Paris’ Hammam Steam Baths

Posted on July 30, 2007 by Susie Hollands

Vingt-paris-magazine-grand-mosquee-ed-porras Text: Susie Hollands
Image: Ed Porras

A popular way of winding down in Paris is to hit the Hammam. It’s a type of relaxing steam bath that was imported here from the Maghreb (North Africa) along with now staple French favourites cous cous and sticky Orientale sweets. You need to bring your own bathing supplies but towels or cotton wraps are provided. Women normally wear only bikini bottoms but if you’re shy you could wear a bathing suit. It’s one of the popular places to hang out with friends, relax and gossip. Not surprisingly, Hammams have separate sessions for men and women. Most charge a fee to bathe and and a separate fee for a massage and body scrub. Some Hammams sell individual packets of Savon Noir a kind of black soap traditionally for use in the scrub or “gommage”. You can also pay to have a personal “scrubber”; the process lasts for about 10 minutes and you’ll emerge smooth as butter. The first step is to relax in a warm room that is heated by a continuous flow of hot dry air allowing you to work up a glow. Move on to the hot room and finish off with a plunge in a cold pool. Go through the process as many times as you feel like, fit in a gommage along the way, finish off with a massage and flop down in the cooling room with a book and a the à la Menthe (Mint tea).

Le Bains du Marais
One of the finest in Paris. Scrupulously clean with a very beautiful wooden pannelled entrance, professional and polite staff and a line of their own beauty products. Wrap yourself in a giant fluffy bathrobe and rubber flip flops and relax. The place is booked solid by frazzled fashion editors during prêt à porter so make sure you call and book in advance. Abdou will help you to wind down with his trademark essential oil relaxing massage.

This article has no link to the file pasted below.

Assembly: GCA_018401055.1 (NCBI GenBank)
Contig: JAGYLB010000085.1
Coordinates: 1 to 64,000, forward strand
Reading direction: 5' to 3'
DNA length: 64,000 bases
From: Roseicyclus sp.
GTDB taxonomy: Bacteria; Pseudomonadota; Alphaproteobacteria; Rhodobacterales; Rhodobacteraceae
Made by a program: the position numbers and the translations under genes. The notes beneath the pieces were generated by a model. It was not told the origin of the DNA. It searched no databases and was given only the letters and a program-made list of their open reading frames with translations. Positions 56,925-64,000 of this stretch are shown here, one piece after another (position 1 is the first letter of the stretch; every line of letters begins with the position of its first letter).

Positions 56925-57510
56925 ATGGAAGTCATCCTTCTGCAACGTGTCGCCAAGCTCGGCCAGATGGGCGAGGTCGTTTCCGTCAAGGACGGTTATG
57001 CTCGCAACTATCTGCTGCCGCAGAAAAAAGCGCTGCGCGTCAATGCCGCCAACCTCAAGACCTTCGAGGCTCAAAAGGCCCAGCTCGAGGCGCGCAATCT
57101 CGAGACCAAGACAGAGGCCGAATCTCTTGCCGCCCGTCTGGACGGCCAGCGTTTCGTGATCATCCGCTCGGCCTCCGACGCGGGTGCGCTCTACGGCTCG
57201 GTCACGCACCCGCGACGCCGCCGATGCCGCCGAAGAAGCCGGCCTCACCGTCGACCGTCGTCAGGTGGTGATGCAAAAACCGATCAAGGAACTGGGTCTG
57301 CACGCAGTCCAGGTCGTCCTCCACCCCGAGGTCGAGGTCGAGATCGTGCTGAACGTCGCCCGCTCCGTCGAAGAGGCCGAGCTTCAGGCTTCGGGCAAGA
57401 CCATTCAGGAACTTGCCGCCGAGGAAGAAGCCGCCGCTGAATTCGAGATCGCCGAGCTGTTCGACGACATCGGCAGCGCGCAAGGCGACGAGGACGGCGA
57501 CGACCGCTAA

31-33 rue des Blancs Manteaux, 4th
Metro: Rambuteau (11) or Hotel de Ville (1, 11)

Mosquee de Paris
The hammam housed inside the beautiful Hispano-Moorish building dating from the 1920’s is authentic but the cleanliness of the place leaves a lot to be desired. They offer a gommage (good) for 10 euros extra. It’s the cheapest in Paris and if you save on the luxury you could treat yourself to some delicious honey and almond-based pastries in the salon de thé next door. Touring the Mosque itself is also worthwhile.

39 rue Geoffrey Saint-Hilaire, 5th
Metro: Place Monge (7)

Hammam Med Centre
In the 19th district of Paris you’ll probably be one of the only non-local clients. The ‘Forfait florale’ option (€139) has you cloaked in rose petals and massaged with Huile d’Argan from Morocco. As well as the hammam and gommage they have other “soins” such as facials and manicures.

43-45 rue Petit, 19th
Metro: Ourcq (5)

O’Kari Hammam
Karima Lasfar is doyenne of O’Kari Hammam in the heart of Montorgueil, the pinnacle of years of her passionate and detailed research. Brought up in Algeria before moving to France the ritual of the Hammam is indelibly linked to her culture and way of life. Increasingly popular withpeople from all backgrounds Lasfar believes the experience is essential for well-being, a space where women can relax and recharge. O’Kari is one of the few Parisan Hammam reserved solely for women. The space was finally chosen after years of searching – the underground cavern with vaulted ceilings is the perfect cocoon. The attendants will talk you through the procedure and apply a perfectionism to the entire process which clearly puts them in a different league to other Hammam in the city.

22 Rue Dussoubs, 2nd
Metro: Etienne Marcel (4) or Sentier (3)

Hammam Pacha
The left bank outpost of the famous Hammam Pacha in St-Denis. Behind an unassuming facade lies an authentic and comfortable Hammam with great extras; facials and massage with huile d’argan, fleur d’oranger and secret Moroccan ingredients. Open daily and one of the best value for the authenticity and quality of their staff. Relax in the Salon du The after your soak.

17 Rue Mayet, 6th
Metro: Duroc (10, 13)